Film Review: The Muddle of Les Misérables

By Charlotte Rowland

Do you hear the people sing? Everywhere, they're singing the praises of the new Les Misérables film; of it's Hollywood leads, director Tom Hooper, the 'masterstroke' of recording the soundtrack live on set, it's 9 BAFTA nominations.

Witnessing this cacophony, I feel a little like Eponine – confused and alone. Am I the only cinema-goer this weekend that left with mixed emotions? Not as a musical non-believer. I know every lyric and note by heart. Nor, I don't think, as a Les Miz purist. Honestly, I can cope with the odd reordering of songs, or the ruthless cutting of lyrics... Okay, the latter was a bit painful, but adaptation-anxiety aside, I'm left conflicted over this film. Some scenes were excellent. It ended on the wave of tragedy and elation that earns this musical's extraordinary popularity. Then there was the other hour and a half.

Before I launch into a mournful monologue of disappointment to rival Eponine's, recognition is due for the cinematography. Visually, it is trademark Tom Hooper (the director of The King's Speech fame): grand and dramatic. The camera pans epic mountainous landscapes and city skylines, filled one moment with the bold tones of the French tricolour, a surreal tempestuous sky the next. It is stunning, and completely theatrical.

Some will revolt at the sparks flying from the hooves of Javert's horse as he pursues his nemesis, or at the butterfly flickering by Cosette's (Amanda Seyfried) angelic face as she sings through ornate gates to her lover. For me, it works. After all, you have to embrace a fantasy France. How else would you justify the cockney kid beloved of fans, and the Scottish accent of an extra?

Les Mis: Russell Crowe

The problem for me, for the first hour at least, is that I have ears as well as eyes. It's not that any of the Hollywood greats can't hold a tune, they just choose not to in the name of performance. Hugh Jackman as Valjean is the worst offender, electing to convey emotion via (increasingly annoying) elongated pauses. Or breathlessly cutting every word short. In fact, often the emotion is so great he has to trail off completely into normal speech.

Meanwhile to make way for this profound, BAFTA-nominated subtlety, the orchestral backing is strangely muted, stopping and starting to keep pace with Jackman's erratic timing. It completely overlooks that the many powerful emotions of Les Misérables are captured in the music itself. Pouring the pain of the wretched of 19th century society into these notes is as essential as communicating through the physical performance or lyrics.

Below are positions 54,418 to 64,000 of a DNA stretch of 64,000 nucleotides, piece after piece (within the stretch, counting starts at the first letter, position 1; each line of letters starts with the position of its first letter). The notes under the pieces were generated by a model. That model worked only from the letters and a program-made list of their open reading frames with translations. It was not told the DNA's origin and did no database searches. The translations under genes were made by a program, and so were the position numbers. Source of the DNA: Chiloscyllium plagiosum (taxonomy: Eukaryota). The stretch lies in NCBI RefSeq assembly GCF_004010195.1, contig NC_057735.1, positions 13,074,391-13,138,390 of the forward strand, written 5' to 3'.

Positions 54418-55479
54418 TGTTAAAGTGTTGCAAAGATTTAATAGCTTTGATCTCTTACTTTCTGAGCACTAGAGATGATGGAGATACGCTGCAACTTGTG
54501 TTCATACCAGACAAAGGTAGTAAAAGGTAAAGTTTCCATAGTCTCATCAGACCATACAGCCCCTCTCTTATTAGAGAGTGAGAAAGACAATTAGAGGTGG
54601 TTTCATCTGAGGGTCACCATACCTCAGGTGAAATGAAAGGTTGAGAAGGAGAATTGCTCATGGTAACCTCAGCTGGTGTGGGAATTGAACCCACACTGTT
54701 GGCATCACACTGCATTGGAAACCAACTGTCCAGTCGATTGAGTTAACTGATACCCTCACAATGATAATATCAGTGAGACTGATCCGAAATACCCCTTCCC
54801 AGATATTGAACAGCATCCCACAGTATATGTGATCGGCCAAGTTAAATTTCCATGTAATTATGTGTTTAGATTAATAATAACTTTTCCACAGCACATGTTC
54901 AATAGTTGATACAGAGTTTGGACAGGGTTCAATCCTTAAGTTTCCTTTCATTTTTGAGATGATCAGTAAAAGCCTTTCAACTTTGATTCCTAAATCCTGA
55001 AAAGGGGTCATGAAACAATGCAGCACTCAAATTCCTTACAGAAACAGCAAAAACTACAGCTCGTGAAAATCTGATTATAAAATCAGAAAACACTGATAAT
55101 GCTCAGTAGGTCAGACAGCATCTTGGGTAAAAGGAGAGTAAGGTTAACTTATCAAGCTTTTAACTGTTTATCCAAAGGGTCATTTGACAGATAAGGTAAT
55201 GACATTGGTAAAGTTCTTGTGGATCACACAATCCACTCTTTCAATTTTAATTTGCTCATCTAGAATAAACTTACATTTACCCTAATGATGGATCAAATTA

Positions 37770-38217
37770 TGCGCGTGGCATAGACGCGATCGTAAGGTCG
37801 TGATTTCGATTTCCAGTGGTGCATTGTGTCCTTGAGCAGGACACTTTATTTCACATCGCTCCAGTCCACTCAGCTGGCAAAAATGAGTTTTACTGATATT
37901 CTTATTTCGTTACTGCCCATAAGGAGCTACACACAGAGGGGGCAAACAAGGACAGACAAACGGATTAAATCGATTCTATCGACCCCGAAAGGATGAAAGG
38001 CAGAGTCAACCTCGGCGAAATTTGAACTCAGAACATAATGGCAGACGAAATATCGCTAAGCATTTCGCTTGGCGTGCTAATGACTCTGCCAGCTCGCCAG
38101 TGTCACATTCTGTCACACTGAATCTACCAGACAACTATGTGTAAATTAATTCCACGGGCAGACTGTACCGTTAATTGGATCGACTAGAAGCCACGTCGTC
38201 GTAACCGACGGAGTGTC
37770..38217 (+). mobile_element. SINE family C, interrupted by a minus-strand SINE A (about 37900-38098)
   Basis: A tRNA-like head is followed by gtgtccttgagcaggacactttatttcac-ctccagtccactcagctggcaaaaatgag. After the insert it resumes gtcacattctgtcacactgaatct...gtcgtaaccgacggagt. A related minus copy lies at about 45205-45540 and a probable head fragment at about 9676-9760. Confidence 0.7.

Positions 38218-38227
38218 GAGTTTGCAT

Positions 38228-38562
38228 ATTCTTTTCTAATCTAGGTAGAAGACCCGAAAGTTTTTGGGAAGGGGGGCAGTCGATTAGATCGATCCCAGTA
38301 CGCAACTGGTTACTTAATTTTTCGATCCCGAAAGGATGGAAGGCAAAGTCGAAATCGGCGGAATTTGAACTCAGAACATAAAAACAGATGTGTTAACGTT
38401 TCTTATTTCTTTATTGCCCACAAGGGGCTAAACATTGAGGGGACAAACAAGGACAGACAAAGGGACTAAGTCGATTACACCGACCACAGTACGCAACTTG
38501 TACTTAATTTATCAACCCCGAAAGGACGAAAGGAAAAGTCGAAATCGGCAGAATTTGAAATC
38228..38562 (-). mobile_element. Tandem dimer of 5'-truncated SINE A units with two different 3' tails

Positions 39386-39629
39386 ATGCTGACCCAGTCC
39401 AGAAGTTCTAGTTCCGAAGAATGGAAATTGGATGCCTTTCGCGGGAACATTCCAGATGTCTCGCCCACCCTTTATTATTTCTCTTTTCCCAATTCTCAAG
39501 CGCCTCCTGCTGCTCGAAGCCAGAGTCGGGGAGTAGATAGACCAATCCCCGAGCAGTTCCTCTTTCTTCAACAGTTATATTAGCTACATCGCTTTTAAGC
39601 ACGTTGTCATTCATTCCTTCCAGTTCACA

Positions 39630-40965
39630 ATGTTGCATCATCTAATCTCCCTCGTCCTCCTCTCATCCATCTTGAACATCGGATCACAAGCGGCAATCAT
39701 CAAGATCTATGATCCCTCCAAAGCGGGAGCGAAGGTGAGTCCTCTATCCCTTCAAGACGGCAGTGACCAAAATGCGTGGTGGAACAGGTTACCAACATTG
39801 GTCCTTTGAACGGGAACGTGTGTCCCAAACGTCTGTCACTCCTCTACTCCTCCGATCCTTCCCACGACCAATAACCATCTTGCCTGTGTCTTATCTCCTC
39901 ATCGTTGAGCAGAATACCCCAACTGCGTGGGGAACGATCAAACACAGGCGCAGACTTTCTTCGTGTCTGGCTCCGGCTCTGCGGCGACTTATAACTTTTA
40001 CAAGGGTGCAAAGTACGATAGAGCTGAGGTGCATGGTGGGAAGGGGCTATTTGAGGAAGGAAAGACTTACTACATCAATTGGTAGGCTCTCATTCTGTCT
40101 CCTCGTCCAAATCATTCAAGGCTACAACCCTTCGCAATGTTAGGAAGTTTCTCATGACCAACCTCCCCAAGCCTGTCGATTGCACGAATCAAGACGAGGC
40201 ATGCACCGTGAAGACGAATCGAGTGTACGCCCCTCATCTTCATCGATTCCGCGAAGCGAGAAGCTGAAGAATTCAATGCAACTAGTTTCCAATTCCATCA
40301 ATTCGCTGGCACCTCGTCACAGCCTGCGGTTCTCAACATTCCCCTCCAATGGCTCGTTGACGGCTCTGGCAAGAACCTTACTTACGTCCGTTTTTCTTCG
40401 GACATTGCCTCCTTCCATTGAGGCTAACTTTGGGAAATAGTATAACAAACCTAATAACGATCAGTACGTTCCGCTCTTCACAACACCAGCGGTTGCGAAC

Unfortunately, the rest of the cast didn't get this artistic memo either, and even ensemble pieces like 'At The End Of The Day', are half-sung, half-spoken. Without the punctuation of some volume and drama, the soundtrack becomes monotonously lacklustre, bizarrely incongruous against a theatrical visual that could have been imagined while on acid. By the time poor Anne Hathaway's panting soliloquy arrived, an effort that in isolation would have been admirable, it seemed so unoriginal I'd happily have sauntered off for a tea-break. Even the directorial hand seemed lazy, disconnectedly flicking between each famous song as if to check them off the list.

Les Mis: Eddie and Eponine


But suddenly, mercifully, something changes. Salvation comes at the exact moment Eddie Redmayne (Marius) appears on screen, in the company of Samantha Barks (Eponine) and a band of young revolutionaries. Finally the goosebumps arrive. Was it Redmayne's enchanting freckled face that converted me? Perhaps. Maybe it's that Hooper has a more concentrated, linear story to direct from this point? Above all, I think it was the presence of a more attractive talent – vocal talent!

This lot have it in abundance, and together they recovered all the tone and energy the film had been lacking. Enjolras – always the unsung hero of the Les Misérables cast – was played brilliantly by relative new-comer Aaron Tveit. As were the student revolutionaries of which he was leader. Among them were the likes of Fra Fee and Killian Donnelly – the Marius' of the West End. Like Samantha Barks, they proved the perfection possible when strong, professional singing and brilliant acting are applied to this raw method of recording.

Les Mis

For the much-discussed 'innovation' of this film - that the cast sang live, rather than syncing to pre-recorded vocals - is artistic excuse for the earlier weak soundtrack. Just in time, Eddie Redmayne demonstrates how this method can lend understated power, with technical accuracy, and without all the panting. Forget Hathaway, his 'Empty Chairs at Empty Tables' captured the loss of young idealism and life in heart-wrenching style.

Long after the rest of the cinema were sniffling and snorting loudly into tissues, the barricade I had gradually erected against this film melted. The emotionally-charged closing scene at Valjean's deathbed was, visually and audibly, everything you would want it to be. If only the casting had been less commercial, the director more in control of his Oscar-hungry stars, I might have enjoyed a full two and half hours of this perfection.

As the titles rolled I too clapped exuberantly. When you have original material like Les Miz, carrying every theme from love, religion, death to social justice, it's not hard to sell any adaptation. A rousing rendition of 'Do You Hear the People Sing' and much is forgiven. Even so, I couldn't join other audience members in a standing ovation.

Mon, 14 Jan 2013 14:15 (GMT+00)
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